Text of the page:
CNET CEO Neil Ashe, who has been accused of “presiding over massive value destruction” will go down in history as the guy that was forced to sell CNET out to an old media dinosaur. But at least he’s given CNET’s stockholders back all of the losses they’ve sustained under his watch with the $1.8 billion sale to CBS. Ashe’s email to CNET staff this morning is below.
This is an exciting day for us. Today, CBS and CNET Networks announced a definitive agreement under which CBS will acquire CNET Networks. This announcement represents an important strategic step for both of our companies. We expect to complete this transaction by early Q3 of this year.
You can read the full release formally announcing this acquisition here.
Together CBS and CNET Networks represent an unbeatable combination of premium content online, premium content on air and premium audiences. As a leading online media network, we will have an impressive portfolio of leading brands, including CNET, CBS.com, CBSSports.com (formerly Sportsline.com), GameSpot, BNET, and TV.com to name a few. Together we will be bigger, bolder and better than we could be apart.
Both CBS and CNET Networks share a common vision about interactive media, the importance of category defining brands and how to build online destinations that give people more of what they crave. CNET Networks brings unique skills and assets to CBS including our ability to build, operate and grow interactive brands, our flexible technology platforms as well as some of the most talented interactive media professionals in the industry today.
There will be significant promotion opportunities for our brands online across CBS’s Interactive portfolio, as well as offline across CBS’s leading media properties.
CBS’s brands complement our existing categories, giving us quality reach across premium audiences. On the sales side, we now have the ability to offer advertisers a larger audience, more brands, and more page views – providing marketers more scale. For example, we can now build the ultimate men’s network with sites like CNET, CBS Sports, GameSpot and BNET.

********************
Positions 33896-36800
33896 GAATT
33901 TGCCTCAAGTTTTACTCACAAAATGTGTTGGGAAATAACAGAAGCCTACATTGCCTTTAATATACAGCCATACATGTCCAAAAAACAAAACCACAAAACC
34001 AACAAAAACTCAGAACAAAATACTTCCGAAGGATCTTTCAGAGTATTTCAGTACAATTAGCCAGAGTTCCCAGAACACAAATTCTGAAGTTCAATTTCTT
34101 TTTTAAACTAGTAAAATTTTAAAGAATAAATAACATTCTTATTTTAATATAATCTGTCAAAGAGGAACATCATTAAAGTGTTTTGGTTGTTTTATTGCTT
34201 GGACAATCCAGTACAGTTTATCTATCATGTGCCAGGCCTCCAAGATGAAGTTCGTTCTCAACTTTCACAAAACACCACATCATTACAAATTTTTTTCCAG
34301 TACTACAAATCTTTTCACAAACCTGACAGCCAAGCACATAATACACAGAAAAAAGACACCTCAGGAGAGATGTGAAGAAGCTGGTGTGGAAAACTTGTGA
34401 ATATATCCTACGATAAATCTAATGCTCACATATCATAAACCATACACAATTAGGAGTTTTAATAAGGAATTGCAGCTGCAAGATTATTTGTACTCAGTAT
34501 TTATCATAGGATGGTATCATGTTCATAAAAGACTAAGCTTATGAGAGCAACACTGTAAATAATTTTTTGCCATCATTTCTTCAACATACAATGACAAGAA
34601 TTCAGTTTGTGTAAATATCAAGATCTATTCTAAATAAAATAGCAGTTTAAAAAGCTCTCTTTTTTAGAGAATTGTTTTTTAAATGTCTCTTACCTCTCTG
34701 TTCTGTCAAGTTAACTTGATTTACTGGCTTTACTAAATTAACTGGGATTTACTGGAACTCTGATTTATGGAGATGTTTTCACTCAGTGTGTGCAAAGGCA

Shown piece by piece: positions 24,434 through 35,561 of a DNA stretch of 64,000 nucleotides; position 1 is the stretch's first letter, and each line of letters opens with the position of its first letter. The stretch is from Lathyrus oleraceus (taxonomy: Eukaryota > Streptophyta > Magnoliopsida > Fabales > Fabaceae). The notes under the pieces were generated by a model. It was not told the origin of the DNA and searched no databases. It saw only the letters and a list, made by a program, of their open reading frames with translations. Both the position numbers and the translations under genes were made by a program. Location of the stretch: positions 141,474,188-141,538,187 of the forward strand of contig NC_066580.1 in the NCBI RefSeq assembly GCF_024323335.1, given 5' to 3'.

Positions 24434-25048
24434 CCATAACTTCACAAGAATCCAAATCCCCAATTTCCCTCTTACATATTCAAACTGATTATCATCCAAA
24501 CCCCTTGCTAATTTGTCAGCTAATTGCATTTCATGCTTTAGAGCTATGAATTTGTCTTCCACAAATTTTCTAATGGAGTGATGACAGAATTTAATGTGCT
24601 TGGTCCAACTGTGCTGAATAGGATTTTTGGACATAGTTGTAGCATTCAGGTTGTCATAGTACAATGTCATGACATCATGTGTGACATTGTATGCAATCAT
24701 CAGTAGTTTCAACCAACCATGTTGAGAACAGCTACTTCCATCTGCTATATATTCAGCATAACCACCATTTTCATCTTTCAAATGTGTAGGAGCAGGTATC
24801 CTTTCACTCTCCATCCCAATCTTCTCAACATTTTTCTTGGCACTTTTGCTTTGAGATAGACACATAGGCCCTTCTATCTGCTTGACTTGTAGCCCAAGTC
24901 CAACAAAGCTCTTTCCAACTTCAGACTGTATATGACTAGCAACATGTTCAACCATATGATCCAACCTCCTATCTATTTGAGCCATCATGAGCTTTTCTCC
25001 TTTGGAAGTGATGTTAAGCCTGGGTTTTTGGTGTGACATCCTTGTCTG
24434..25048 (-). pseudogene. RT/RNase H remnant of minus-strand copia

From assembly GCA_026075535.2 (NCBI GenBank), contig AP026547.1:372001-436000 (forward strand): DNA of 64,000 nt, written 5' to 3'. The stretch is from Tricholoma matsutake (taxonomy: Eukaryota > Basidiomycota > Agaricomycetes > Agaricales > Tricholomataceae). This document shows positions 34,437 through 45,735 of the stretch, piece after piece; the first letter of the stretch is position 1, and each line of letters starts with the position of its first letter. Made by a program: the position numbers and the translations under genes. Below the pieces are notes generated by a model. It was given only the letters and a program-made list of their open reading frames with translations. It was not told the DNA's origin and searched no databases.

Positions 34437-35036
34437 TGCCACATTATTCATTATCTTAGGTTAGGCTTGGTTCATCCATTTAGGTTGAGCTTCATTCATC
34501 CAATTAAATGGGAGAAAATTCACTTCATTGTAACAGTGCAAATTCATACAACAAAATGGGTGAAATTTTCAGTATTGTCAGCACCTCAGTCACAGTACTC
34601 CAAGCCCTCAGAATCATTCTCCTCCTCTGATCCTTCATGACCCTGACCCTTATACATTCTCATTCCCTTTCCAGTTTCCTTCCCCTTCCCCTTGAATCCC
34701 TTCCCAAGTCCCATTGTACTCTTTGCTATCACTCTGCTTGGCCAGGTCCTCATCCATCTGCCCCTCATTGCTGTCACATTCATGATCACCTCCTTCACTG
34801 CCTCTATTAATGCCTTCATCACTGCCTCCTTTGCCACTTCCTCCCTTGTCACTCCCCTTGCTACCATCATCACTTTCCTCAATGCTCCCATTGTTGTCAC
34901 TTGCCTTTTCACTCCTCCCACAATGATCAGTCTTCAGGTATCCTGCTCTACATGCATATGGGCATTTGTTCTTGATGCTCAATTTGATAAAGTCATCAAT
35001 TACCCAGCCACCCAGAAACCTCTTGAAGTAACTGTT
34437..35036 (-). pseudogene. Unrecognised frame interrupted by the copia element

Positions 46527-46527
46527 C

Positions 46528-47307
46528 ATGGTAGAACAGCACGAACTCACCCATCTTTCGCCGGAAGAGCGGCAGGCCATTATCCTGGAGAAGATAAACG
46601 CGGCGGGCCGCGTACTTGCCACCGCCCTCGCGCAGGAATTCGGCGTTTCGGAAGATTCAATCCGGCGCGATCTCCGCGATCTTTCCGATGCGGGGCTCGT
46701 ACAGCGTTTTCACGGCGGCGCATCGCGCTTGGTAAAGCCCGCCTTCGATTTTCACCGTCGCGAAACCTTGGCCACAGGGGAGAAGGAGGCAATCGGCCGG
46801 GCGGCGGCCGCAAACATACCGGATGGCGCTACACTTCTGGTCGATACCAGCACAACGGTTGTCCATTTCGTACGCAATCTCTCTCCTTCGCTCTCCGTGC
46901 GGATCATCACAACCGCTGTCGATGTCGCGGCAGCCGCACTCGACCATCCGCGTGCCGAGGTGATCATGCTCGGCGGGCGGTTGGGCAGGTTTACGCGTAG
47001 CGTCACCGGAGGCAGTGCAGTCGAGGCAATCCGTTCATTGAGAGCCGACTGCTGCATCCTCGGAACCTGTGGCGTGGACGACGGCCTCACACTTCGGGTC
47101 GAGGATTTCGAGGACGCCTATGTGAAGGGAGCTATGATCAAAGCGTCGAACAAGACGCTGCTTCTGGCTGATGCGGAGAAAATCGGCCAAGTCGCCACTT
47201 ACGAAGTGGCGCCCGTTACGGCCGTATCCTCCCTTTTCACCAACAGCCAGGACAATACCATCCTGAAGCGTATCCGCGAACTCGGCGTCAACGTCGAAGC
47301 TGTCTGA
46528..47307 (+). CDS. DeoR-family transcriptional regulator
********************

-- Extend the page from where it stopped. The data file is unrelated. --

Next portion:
On Tuesday, May 20th, I will host a Company All Meeting in San Francisco. We’ll talk about the transaction and the exciting opportunities that it creates for both NCAA and CNET Networks and we’ll answer your questions. Stay tuned for details and logistics on that meeting.
So what now? We must remain focused on our day-to-day responsibilities. We still need to deliver on the commitments and promises we made to our users, our advertisers, our shareholders and our fellow employees.
In the weeks ahead, as we work to ensure the smooth integration of our two companies, we will continue to provide you with regular updates. If you have specific questions, please feel free to submit them through offline. We will aggregate your questions and incorporate answers into our communications.
Finally, I want to thank you for your continued hard work and support. It is because of you that 160 million people show up each month to interact with some of the best websites in the world. It is because of you that we have been recognized as a leading company with a unique culture and exceptional employees. It is your dedication to our users, our brands and each other that have enabled us to take this exciting step.
Today, the next chapter in our story begins.
CNET Networks, Inc.